It wasn’t long before they found the right place. One day, after looking at a neighboring property that was for sale, Burke was walking around Chinatown and paused in front of the Mariners Building, abandoned and empty. She took one look in the window and knew it was the place. She put in a call to their real estate broker, immediately.
Turns out the building was owned by a local Chinese fraternity, called a “Tong.” They were able to get them to accept a cash offer before they officially put it on the market. But there was a small problem, the group didn’t have any of the cash in-hand.
Undaunted, they negotiated some time before closing on the building, brought in another partner (Gabe Genauer), and then all the partners went to work to raise the needed money. Siegel, Genauer and Cohen & Burke (as one partner) each raised $250,000. Siegel asked family, Genauer took out a line of credit, and Cohen & Burke crowd-sourced their share from friends and family.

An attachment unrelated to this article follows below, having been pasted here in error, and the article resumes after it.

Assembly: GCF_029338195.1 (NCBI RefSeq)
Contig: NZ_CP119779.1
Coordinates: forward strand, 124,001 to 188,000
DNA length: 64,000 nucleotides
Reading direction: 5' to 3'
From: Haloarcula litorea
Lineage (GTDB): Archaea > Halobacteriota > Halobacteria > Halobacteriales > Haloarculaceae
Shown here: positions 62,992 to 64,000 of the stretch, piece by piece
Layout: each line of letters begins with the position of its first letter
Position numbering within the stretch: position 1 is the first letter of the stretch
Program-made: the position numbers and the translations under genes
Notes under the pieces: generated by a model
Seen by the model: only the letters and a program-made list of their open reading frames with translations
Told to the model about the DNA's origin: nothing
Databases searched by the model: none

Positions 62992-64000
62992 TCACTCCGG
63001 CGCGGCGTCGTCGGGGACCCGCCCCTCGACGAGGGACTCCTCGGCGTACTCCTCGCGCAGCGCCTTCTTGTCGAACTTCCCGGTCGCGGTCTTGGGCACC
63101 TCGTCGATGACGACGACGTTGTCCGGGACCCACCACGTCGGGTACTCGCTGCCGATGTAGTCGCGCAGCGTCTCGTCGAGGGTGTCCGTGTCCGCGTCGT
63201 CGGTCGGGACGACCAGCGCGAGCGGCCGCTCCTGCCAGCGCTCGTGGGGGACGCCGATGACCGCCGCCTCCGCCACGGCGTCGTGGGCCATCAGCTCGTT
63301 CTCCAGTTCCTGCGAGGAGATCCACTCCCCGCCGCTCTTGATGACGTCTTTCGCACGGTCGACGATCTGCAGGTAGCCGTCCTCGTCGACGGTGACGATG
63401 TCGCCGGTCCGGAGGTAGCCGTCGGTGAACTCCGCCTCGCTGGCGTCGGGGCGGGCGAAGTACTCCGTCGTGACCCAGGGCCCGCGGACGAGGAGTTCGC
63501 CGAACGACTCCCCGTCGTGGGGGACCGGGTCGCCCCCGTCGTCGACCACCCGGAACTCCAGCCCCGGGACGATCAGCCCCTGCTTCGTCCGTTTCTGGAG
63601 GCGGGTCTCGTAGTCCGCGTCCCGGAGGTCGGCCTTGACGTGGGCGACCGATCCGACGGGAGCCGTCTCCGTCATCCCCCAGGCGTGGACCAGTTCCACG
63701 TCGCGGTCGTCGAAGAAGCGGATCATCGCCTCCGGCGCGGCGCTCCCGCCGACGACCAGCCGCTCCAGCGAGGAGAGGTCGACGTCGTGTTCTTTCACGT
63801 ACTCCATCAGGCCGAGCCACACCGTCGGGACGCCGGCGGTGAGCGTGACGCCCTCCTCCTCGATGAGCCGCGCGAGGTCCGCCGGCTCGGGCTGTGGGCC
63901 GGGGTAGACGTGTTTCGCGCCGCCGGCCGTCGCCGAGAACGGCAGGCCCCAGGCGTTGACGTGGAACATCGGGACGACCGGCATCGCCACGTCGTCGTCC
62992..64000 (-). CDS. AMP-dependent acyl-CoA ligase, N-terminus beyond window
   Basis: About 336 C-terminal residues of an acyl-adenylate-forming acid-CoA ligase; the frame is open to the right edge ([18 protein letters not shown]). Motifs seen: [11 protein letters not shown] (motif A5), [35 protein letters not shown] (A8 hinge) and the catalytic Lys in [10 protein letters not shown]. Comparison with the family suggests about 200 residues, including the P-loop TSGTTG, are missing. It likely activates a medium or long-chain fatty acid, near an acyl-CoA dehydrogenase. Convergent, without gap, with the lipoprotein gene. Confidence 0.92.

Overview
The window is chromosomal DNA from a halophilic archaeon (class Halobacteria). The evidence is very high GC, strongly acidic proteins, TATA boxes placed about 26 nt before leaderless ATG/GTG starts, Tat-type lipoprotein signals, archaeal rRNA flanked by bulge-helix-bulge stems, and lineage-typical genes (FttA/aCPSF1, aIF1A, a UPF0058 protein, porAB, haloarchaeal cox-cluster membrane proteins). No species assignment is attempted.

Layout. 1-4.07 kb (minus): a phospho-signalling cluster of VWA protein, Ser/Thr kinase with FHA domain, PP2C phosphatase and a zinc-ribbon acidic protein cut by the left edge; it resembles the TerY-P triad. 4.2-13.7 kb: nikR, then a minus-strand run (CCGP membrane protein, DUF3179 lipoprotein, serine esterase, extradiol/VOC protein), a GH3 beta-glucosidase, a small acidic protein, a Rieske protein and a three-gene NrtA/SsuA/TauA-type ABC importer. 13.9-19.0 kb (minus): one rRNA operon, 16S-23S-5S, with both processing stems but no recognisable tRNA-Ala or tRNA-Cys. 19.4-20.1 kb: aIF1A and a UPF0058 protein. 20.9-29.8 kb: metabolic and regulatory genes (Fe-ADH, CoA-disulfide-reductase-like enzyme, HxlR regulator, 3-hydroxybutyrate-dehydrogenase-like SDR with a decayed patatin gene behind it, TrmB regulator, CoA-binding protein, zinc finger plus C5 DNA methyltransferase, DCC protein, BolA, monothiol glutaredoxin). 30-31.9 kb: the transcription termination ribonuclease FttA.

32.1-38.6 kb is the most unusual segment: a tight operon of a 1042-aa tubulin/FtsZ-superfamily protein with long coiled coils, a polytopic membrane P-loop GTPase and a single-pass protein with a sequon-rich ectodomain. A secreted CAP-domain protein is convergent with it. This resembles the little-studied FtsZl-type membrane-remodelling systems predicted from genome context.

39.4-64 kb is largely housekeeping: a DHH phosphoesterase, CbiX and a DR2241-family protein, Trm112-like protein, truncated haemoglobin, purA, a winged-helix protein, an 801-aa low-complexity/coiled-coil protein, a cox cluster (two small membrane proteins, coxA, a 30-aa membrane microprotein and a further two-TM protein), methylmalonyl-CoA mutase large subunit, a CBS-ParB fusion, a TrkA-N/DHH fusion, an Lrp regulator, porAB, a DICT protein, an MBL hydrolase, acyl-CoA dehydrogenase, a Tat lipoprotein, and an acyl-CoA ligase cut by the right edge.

The next step was to finance the multi-million dollar renovation program, and with help from PDC and Lewis & Clark Bank, they got that money too, in Burke’s words “leveraging to the hilt.” All in all, it was a huge reach-out effort that paid great dividends.
It all involved simply casting aside any fear and asking for help, something Burke does naturally. “Asking doesn’t hurt,” she notes. “The worst thing that can happen is they say ‘no.’”
When asked why so many people are frozen in place by the fear of “no,” Burke counters “They don’t fear no, they fear the humiliation. And maybe that humiliation lasts a lifetime, because you are laughed at. They think something else is going to happen.”
Burke has gotten past all that, because she grew up very poor and worked hard to forge a life for herself, believing all along the journey that if there was a will, there would be a way. She knows she will never disappear, as long as the faith in herself remains.